Whether online or in real life, attending architecture and design events is an important way of keeping up on the big conversations and of stimulating our own creativity, especially during the cold winter months. Here, we’ve selected 10 of the best architecture and design exhibitions and talks around the world – on subjects as varied as the Bouroullec brothers’ latest products, Forensic Architecture’s human rights investigations and architecture’s role in creating Black spaces – that we are excited for. Check out our events listings for more.
Few designers boast a portfolio as prolific as that of the Bouroullec brothers. The award-winning French duo opened their studio in 1999 and have since worked with renowned brands from Cappellini to Vitra. On until May 30th, this exhibition at the Philadelphia Museum of Art features their work over the past decade, which spans furniture, lighting, textiles and architecture that combine traditional craftsmanship with a contemporary sensibility. Along with their studio, the Bouroullecs also designed the gallery space itself for an all-encompassing showcase of their signature design approach.
Women have been paving the way in the world of design long before even the days of modernist icons Florence Knoll and Eileen Grey, but their accomplishments have long been undervalued in comparison to those of their male counterparts. This year, the Vitra Design Museum is re-writing this narrative by celebrating women’s contributions from 1900 to the present day. This four-part exhibition — on until March 6th — highlights the design history and standout stars of each era, from Charlotte Perriand to Patricia Urquiola. Visitors can also explore a second female-focused exhibition, entitled Spot On: Women Designers in the Collection, on view at the Vitra Schaudepot.
While the COVID-19 pandemic left most of us isolated at home — which was mostly uninspiring — for designers it reinforced that there are many problems they can help to solve, including when it comes to healthcare and healing. Across disciplines and the world over, architects, industrial designers and graphic artists have accepted this challenge, producing innovative works that address the barriers that inhibit access to care, thereby working to mitigate systemic inequities. On view at the Cooper Hewitt Smithsonian Design Museum, this exhibition curated in collaboration with MASS Design Group highlights the ingenuity of designers in responding to COVID-19 and pandemics past and envisioning a better future.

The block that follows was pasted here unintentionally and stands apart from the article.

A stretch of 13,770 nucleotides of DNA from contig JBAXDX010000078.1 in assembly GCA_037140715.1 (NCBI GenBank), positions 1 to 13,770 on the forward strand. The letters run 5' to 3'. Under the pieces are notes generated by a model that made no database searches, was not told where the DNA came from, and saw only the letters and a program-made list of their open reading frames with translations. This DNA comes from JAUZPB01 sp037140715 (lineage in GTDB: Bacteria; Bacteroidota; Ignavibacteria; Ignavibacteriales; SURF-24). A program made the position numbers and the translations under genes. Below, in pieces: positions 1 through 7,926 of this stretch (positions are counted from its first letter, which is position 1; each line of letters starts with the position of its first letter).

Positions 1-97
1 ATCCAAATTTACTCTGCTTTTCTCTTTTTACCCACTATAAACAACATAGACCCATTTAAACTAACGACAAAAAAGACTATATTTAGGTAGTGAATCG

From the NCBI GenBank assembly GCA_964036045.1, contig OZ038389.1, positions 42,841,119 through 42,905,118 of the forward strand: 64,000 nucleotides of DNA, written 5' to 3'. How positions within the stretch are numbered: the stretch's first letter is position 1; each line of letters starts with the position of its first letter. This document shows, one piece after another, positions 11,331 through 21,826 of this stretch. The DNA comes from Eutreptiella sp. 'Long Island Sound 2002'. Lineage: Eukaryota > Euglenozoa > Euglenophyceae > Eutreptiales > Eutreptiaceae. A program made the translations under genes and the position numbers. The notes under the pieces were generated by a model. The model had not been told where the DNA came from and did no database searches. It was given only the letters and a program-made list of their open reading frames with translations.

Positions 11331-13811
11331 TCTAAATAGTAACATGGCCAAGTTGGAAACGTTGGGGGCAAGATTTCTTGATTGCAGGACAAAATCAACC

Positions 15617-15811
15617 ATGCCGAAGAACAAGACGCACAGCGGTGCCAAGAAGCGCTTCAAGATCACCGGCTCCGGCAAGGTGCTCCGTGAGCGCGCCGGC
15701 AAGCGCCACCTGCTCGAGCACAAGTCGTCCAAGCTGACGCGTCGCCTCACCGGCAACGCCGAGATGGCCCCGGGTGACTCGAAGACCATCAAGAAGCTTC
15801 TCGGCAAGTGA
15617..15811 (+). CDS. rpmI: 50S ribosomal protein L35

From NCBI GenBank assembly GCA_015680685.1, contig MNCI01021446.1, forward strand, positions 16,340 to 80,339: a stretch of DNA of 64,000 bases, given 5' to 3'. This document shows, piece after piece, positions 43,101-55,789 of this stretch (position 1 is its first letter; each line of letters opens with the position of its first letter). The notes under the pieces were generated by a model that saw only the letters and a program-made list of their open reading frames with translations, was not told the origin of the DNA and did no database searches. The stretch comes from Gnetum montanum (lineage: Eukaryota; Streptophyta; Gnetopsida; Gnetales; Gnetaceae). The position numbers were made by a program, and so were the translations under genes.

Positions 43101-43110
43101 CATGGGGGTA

Though Foster + Partners only published its sustainability manifesto in 2019, its contents have been part of the firm’s design ethos from the outset. On until February 18th, this exhibition at Shanghai’s Xintai Warehouse showcases the firm’s environmentally sensitive design approach in China, in particular, through models, photos and videos of notable projects, including the masterplan for the Shanghai Bund, Suhe Centre in Suzhou Creek, and the Yuexiu Global Financial City. “China has shown remarkable vision in endorsing a green future,” explains Senior Executive Partner Gerard Evened. “The exhibition explores how the different teams in our studio work – and how, when it comes to design and innovation, an integrated approach sets us apart.”
“How are some bodies, subjects and citizens included in the construction of built environments and others are marginalized?” This is the question driving a week-long series of online seminars run by the CCA in Montreal, and beginning January 31st, that will unpack how the legal system influences equity in the built environment. Led by Shiri Pasternak, the talk “Bad Company: Infrastructure in Canada” will explore the connection between the built environment and colonial practices. Next up, Rosten Woo will speak to examples of informality and sidewalk vending in L.A. and New York in his talk, “Shifting Power in the City.” On February 2nd, Manuel Shvartzberg Carrió will reflect on the use of spatial practices to manage territorial conflict. Rounding out the series, the final talk, led by Brenna Bhandar, will touch on housing regulations in the UK, examining the concept of “organized state abandonment.”